When a new coronavirus emerged in China and began spreading around the world, including in the United States, President Donald Trump’s many critics in the American foreign-policy establishment were quick to identify him as part of the problem. Trump had campaigned on an “America first” foreign policy, which after his victory was enshrined in the official National Security Strategy that his administration published in 2017. At the time, I served in the administration and orchestrated the writing of that document. In the years since, Trump has been criticized for supposedly overturning the post–World War II order and rejecting the role the United States has long played in the world. Amid a global pandemic, he’s being accused—on this site and elsewhere—of alienating allies, undercutting multinational cooperation, and causing America to fight the coronavirus alone.
The coronavirus pandemic and a chapter of history that should have expired long ago
In a large windowlessroom in the bowels of the CIA, there is a sign that reads Every day is September 12th. When I first saw those words, during a tour of the agency’s operations, I felt conflicted. As a New Yorker who witnessed the 9/11 attacks, I once felt that way myself, but by the time I saw the sign, during the second term of the Obama administration, it seemed to ignore all the things that our country had gotten wrong because of that mindset. Now, as COVID-19 has transformed the way that Americans live, and threatens to claim exponentially more lives than any terrorist has, it is time to finally end the chapter of our history that began on September 11, 2001.
I say that as someone whose life was shaped by 9/11. I was a 24-year-old graduate student working on a city-council campaign when I watched the second plane curve into the World Trade Center and then saw the first tower collapse. Everything that I’d done in my life up to that point suddenly seemed trivial. I walked several miles to my apartment, as my fellow New Yorkers came out into the streets to be near one another (as we can’t be today). In the days that followed, my Queens neighborhood was the setting for a number of funerals for firemen. I will never forget the image of one devastated widow sitting in a lawn chair in her front yard, receiving condolences from a line of the toughest—but most broken—men I had ever seen.
Defenders of the president seem to have settled on the excuse that the White House botched its pandemic preparations because it was too distracted by the drama on Capitol Hill.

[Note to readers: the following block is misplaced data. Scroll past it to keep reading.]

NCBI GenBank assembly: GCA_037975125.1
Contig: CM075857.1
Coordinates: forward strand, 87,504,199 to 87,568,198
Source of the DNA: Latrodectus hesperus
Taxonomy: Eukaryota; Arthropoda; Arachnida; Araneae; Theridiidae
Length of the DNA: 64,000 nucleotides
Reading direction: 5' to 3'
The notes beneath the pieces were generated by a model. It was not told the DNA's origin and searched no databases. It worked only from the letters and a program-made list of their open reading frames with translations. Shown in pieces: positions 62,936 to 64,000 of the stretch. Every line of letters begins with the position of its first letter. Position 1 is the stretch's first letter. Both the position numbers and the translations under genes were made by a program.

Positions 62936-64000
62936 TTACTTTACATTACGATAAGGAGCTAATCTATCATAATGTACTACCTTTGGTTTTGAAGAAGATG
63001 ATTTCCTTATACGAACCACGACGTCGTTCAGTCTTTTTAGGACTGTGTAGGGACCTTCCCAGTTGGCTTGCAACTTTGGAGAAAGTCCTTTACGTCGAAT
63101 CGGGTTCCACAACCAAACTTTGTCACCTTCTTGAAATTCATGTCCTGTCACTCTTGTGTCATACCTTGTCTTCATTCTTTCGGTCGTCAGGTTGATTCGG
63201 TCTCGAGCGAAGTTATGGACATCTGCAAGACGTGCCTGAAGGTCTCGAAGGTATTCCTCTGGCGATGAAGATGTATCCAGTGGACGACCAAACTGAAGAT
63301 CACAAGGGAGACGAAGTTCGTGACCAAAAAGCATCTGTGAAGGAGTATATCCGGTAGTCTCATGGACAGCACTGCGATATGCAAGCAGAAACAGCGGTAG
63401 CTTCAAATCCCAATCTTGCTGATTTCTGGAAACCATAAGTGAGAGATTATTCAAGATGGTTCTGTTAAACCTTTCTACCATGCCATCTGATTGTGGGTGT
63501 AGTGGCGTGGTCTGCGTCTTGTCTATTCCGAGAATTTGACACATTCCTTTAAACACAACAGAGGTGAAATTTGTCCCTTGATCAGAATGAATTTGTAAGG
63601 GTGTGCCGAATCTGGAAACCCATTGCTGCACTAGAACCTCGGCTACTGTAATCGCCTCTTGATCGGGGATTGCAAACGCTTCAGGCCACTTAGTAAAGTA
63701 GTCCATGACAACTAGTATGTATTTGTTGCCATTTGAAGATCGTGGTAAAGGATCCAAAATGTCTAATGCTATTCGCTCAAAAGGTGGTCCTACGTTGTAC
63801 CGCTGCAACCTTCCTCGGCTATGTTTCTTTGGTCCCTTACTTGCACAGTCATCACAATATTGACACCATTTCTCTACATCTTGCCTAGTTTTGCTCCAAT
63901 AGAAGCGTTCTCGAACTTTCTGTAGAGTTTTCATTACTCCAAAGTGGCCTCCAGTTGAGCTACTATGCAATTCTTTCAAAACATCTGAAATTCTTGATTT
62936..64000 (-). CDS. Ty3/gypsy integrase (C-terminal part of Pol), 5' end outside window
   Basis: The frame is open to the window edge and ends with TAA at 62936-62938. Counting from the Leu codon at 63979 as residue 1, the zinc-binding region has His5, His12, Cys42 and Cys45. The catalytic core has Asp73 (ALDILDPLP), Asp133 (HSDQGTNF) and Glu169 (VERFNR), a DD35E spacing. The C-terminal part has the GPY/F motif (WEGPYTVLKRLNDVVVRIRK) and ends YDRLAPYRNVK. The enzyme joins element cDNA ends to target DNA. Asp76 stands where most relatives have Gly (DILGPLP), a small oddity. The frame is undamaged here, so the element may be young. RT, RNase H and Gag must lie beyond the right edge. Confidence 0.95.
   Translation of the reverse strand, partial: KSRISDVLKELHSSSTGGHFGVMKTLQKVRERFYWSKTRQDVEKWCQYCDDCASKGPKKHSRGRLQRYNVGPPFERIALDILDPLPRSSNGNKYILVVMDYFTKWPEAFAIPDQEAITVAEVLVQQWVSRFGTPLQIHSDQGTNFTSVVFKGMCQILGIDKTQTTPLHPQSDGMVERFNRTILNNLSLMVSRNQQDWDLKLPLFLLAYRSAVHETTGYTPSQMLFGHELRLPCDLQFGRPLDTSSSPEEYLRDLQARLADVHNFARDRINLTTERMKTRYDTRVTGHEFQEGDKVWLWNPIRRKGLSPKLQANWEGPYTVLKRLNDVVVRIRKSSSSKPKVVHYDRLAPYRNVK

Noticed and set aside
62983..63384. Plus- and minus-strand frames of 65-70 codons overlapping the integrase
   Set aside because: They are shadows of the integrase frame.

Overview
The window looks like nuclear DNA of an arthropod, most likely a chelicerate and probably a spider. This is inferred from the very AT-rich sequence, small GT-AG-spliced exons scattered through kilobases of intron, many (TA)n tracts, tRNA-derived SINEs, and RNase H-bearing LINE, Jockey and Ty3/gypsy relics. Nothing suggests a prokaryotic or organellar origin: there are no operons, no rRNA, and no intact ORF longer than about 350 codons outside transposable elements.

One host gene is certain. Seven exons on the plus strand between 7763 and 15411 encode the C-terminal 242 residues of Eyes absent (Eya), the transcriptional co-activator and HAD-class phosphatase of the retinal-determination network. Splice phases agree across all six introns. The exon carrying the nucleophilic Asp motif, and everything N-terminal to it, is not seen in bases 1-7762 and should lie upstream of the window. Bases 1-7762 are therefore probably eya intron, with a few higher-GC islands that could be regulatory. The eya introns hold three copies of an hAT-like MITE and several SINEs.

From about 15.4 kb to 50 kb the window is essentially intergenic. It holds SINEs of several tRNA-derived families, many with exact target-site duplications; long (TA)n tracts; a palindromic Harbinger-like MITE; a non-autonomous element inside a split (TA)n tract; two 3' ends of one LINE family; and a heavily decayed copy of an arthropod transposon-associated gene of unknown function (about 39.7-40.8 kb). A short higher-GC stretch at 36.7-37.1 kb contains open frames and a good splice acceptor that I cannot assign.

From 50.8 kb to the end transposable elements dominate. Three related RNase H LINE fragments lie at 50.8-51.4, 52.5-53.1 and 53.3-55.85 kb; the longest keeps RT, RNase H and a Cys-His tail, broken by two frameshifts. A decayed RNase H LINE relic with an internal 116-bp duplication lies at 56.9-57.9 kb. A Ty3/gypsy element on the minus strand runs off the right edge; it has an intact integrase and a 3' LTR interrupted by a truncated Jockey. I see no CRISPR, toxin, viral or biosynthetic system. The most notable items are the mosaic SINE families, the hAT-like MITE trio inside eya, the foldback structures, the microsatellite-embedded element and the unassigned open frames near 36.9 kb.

“The White House was focused on addressing the threat to its survival,” argued the columnist Henry Olson in The Washington Post, “not on preparing for a threat from China that might not even materialize.”
Senator Tom Cotton has also adopted the theory, telling Politico, “It’s unfortunate that during the early days of a global pandemic, the Senate was paralyzed by a partisan impeachment trial.”
Senate Majority Leader Mitch McConnell has been pushing this theory too, telling the conservative radio host Hugh Hewitt that the Senate impeachment trial “diverted the attention of the government” from the virus, “because everything every day was all about impeachment.”
Widespread social-distancing measures have produced some jarring effects across land, air, and sea.
From inside her living room in London, Paula Koelemeijer can feel the world around her growing quieter.
Koelemeijer, a seismologist, has a miniature seismometer sitting on a concrete slab at the base of her first-floor fireplace. The apparatus, though smaller than a box of tissues, can sense all kinds of movement, from the rattle of trains on the tracks near Koelemeijer’s home to the waves of earthquakes rolling in from afar. Since the United Kingdom announced stricter social-distancing rules last month, telling residents not to leave their home except for essential reasons, the seismometer has registered a sharp decrease in the vibrations produced by human activity.
With fewer trains, buses, and people pounding the pavement, the usual hum of public life has vanished, and so has its dependable rhythms: Before the spread of COVID-19 shut down the city, Koelemeijer could plot the seismometer’s data and see the train schedule reflected in the spikes, down to the minute. Now, with fewer trains running, the spikes seem to come at random.